People aren't likely to be putting their worst foot forward on there, whilst most things people post have been carefully calculated and edited, and so, these are unrealistic things to be comparing yourself to.

My social media hiatus week confirmed a lot of the things I disliked about social media, but, it also made me realise the things that I like and missed about it.

I'd heard about most things people had done through actually talking to them about what they'd been up to, rather than just finding out about it in a more impersonal way on social media

At times, not having social media felt very isolating. Although I could still call and text, I found that not being able to use Whatsapp, Snapchat or Facebook Messenger meant that I could not instantly reach certain people; this was both lonely and incredibly inconvenient at times. I missed the ease of being able to contact people all over the world, or the ability to quickly share something funny I had seen: things which would help me stay feeling connected with people.

By the end of the week I'd gotten used to not having social media and I could have easily gone another week without it. Going online again, it was lovely to come back to a lot of messages and things to catch up on. However, I found that trying to catch up on stuff like Instagram and Facebook was very tedious and I didn't see much point after a while.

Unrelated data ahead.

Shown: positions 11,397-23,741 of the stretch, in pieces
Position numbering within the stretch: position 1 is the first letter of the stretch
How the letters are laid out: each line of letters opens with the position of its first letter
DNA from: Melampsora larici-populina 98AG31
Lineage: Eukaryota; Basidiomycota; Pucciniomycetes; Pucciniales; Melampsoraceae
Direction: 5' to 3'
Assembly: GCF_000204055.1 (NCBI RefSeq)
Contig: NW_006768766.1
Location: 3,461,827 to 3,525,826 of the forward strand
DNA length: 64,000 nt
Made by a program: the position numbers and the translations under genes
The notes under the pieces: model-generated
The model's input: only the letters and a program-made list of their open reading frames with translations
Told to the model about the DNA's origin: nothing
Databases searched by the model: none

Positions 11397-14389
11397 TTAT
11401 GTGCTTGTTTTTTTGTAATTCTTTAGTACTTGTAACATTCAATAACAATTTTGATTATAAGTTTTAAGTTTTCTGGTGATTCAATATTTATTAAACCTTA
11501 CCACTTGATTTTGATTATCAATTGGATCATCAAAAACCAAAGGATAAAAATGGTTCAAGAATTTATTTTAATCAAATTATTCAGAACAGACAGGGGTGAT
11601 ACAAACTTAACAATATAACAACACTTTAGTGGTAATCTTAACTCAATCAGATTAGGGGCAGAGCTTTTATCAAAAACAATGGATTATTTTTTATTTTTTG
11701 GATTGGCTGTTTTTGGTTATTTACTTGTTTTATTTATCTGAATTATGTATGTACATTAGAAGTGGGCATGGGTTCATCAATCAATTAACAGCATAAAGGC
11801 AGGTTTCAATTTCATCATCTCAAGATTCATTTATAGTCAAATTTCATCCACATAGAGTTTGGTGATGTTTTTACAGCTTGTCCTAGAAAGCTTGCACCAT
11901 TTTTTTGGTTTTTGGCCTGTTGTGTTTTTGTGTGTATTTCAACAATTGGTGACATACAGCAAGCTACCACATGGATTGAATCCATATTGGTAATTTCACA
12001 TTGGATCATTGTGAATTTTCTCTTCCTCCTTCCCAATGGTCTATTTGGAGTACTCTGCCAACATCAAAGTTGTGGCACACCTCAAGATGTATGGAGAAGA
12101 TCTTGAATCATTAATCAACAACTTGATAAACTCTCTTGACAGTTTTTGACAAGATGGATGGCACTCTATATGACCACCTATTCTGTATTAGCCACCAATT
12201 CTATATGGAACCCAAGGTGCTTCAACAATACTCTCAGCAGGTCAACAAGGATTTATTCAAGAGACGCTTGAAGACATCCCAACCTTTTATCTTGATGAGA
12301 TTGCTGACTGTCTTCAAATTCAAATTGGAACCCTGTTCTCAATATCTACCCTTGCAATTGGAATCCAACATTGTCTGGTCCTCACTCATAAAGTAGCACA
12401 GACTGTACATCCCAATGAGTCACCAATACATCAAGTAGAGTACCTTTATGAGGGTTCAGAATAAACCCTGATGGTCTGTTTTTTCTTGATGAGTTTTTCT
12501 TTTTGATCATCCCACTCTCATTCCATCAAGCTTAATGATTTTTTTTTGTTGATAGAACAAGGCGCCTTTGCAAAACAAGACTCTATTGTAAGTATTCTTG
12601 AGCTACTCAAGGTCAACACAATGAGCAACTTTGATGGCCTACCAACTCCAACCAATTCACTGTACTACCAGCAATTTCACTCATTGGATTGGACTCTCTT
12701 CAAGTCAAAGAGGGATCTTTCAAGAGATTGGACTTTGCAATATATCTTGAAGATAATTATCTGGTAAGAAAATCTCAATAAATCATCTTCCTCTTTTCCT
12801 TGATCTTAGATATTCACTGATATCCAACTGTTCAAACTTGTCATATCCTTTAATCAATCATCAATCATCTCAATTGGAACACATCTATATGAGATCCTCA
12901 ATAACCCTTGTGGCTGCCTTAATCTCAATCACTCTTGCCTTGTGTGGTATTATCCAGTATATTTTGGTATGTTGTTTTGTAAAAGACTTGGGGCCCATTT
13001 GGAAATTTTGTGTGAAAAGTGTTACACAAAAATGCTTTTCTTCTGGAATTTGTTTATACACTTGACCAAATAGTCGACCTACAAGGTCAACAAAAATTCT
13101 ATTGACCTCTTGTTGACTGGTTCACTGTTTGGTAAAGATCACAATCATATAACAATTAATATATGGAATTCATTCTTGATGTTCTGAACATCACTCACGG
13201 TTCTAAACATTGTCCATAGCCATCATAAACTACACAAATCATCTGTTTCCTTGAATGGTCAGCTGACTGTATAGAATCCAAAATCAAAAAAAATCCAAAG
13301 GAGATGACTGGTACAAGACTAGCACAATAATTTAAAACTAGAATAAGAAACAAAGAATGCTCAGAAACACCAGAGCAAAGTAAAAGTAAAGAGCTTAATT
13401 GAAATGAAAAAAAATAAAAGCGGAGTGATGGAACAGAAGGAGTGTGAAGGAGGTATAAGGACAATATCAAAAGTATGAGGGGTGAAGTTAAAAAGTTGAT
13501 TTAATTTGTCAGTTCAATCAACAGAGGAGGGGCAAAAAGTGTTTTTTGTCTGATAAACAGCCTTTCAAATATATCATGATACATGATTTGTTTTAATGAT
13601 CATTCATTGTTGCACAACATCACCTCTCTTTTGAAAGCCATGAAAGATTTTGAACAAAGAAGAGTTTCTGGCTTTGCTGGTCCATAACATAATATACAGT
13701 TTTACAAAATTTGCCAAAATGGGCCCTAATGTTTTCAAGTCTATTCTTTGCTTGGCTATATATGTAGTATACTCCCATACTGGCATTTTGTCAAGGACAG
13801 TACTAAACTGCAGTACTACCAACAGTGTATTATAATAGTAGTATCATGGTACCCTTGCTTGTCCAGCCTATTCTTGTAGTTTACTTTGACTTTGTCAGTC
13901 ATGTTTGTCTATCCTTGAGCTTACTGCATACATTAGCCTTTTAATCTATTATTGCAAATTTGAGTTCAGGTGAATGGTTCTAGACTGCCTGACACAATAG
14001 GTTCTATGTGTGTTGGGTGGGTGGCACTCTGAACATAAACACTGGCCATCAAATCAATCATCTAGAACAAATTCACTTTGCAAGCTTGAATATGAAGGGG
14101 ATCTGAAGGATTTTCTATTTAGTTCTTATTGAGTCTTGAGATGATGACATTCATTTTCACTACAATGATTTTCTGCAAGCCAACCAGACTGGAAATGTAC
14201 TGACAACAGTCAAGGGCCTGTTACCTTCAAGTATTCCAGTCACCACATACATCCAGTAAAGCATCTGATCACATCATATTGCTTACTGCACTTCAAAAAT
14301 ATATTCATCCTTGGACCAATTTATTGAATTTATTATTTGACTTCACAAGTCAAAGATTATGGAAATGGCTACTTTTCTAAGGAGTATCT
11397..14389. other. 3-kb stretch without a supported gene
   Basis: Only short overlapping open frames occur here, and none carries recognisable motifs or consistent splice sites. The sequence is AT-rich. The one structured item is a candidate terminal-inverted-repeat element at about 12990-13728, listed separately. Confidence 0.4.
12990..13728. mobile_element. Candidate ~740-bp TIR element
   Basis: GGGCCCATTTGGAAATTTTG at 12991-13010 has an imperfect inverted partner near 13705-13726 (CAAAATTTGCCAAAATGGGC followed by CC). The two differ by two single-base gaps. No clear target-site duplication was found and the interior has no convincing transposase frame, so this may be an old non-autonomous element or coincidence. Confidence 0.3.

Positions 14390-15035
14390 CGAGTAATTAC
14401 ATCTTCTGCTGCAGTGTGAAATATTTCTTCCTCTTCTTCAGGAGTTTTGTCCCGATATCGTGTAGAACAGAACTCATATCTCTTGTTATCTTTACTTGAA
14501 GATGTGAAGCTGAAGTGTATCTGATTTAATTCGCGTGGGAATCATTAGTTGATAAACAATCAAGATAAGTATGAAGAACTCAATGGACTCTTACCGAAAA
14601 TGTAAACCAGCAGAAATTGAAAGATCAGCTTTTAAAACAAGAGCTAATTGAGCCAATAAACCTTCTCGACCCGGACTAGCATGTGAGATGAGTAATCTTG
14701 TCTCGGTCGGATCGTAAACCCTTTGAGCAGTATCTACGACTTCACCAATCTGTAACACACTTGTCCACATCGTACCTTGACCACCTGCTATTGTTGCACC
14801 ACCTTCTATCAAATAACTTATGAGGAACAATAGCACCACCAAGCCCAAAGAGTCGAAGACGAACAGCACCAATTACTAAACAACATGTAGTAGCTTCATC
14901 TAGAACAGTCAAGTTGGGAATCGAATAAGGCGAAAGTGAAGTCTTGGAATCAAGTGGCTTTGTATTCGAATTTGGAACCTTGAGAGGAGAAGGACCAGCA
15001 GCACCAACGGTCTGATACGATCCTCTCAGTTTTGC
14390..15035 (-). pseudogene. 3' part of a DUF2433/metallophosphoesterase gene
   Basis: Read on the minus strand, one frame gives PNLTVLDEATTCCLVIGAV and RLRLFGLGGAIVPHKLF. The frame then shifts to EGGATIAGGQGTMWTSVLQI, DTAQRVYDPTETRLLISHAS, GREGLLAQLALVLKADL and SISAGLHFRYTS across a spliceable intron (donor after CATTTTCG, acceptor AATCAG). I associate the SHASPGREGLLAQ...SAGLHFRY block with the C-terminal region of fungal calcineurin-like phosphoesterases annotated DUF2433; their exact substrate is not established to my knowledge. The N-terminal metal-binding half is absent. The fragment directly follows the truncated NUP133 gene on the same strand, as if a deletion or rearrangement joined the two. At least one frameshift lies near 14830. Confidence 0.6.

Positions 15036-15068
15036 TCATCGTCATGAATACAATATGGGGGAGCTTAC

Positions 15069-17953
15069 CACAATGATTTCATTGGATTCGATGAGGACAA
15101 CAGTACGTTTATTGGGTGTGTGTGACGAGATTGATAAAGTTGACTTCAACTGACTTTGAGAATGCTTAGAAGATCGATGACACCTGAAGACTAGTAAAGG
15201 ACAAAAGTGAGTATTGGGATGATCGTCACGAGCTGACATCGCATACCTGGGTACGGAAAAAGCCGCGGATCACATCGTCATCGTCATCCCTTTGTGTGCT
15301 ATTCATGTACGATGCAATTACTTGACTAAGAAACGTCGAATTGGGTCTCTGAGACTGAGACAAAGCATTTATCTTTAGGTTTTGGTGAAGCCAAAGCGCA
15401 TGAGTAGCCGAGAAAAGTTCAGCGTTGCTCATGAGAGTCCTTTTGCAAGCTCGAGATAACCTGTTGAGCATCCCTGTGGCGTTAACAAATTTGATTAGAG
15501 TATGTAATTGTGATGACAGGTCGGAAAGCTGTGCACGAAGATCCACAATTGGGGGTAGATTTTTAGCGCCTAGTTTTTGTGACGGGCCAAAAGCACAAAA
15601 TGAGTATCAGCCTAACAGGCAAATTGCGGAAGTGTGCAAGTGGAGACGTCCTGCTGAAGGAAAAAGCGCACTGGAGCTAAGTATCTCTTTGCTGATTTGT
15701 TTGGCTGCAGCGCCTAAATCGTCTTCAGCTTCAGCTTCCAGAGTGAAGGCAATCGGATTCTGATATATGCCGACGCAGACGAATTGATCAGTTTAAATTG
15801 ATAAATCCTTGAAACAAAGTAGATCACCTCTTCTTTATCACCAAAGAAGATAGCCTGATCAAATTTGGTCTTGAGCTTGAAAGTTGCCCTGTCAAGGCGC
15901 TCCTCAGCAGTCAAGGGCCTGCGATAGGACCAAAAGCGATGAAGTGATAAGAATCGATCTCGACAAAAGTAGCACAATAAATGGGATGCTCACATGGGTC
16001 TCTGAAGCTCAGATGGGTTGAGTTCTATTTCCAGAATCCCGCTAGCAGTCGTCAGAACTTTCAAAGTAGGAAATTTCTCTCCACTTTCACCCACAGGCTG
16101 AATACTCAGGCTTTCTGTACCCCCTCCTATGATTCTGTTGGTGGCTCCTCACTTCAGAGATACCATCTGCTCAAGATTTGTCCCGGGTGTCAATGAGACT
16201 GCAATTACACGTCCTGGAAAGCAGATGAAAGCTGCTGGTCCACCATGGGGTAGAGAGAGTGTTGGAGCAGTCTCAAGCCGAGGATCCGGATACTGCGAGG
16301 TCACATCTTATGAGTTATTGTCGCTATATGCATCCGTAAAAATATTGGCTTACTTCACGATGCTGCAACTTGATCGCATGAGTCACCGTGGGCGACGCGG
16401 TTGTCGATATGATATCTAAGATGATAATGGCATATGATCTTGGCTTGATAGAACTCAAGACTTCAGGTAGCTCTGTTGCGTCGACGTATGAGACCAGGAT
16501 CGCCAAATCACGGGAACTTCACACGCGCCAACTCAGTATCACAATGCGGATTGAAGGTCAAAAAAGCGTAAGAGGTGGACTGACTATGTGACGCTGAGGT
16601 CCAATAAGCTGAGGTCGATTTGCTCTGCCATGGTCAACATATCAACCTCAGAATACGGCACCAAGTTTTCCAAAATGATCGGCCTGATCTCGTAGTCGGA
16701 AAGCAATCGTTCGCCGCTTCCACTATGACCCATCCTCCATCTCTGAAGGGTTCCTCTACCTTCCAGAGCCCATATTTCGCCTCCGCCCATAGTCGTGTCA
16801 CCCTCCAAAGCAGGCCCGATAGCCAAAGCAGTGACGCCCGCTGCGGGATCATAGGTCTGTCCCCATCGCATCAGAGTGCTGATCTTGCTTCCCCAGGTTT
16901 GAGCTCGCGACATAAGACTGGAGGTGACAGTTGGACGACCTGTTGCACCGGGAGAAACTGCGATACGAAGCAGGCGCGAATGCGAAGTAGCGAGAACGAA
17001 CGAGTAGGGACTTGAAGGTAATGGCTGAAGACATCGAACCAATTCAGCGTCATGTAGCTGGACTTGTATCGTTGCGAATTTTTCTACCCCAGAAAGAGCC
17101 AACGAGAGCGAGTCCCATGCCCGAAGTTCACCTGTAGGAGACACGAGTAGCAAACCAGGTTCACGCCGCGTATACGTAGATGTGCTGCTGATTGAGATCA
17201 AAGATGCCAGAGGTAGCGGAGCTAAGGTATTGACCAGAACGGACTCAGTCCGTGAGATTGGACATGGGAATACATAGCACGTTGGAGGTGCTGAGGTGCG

A post shared by ecofolks (@ecofolks) on

I'd heard about most things people had done through actually talking to them about what they'd been up to, rather than just finding out about it in a more impersonal way on social media. Facebook and Instagram were also the social media platforms that I missed the least, and I use them a lot less now because of it.

Going a full week without any form or use of social media (with no cheating - I promise!) allowed me to take a step back and look at the positive and negative aspects of it both for me and in general. I have now adjusted my use of social media to cater for my mental health, based on what aspects of it I missed or not.

Now I spend way less time scrolling aimlessly through Facebook and Instagram. I mean, do I really need to know that someone from my primary school "just won £500 on a scratch card!!!". Congrats to them, but I doubt this information will do much towards improving my mental health when I could be doing something much more valuable and productive with my time instead.

I now focus my social media use on the more personal and private platforms, such as Messenger, Whatsapp, and Snapchat: things that will boost my mood, rather than lower my self-esteem.

Social media can be toxic, but it is also an invaluable resource to help us feel connected with people and what's going on in the world. Above all I've realised that if certain aspects of social media are not making you feel good about yourself, why spend hours of your day on it? Just use it for what you think are the good bits instead.

Try it for yourself, have a detox and see what bits you actually miss.

Featured image: Epigram / Leila Mitwally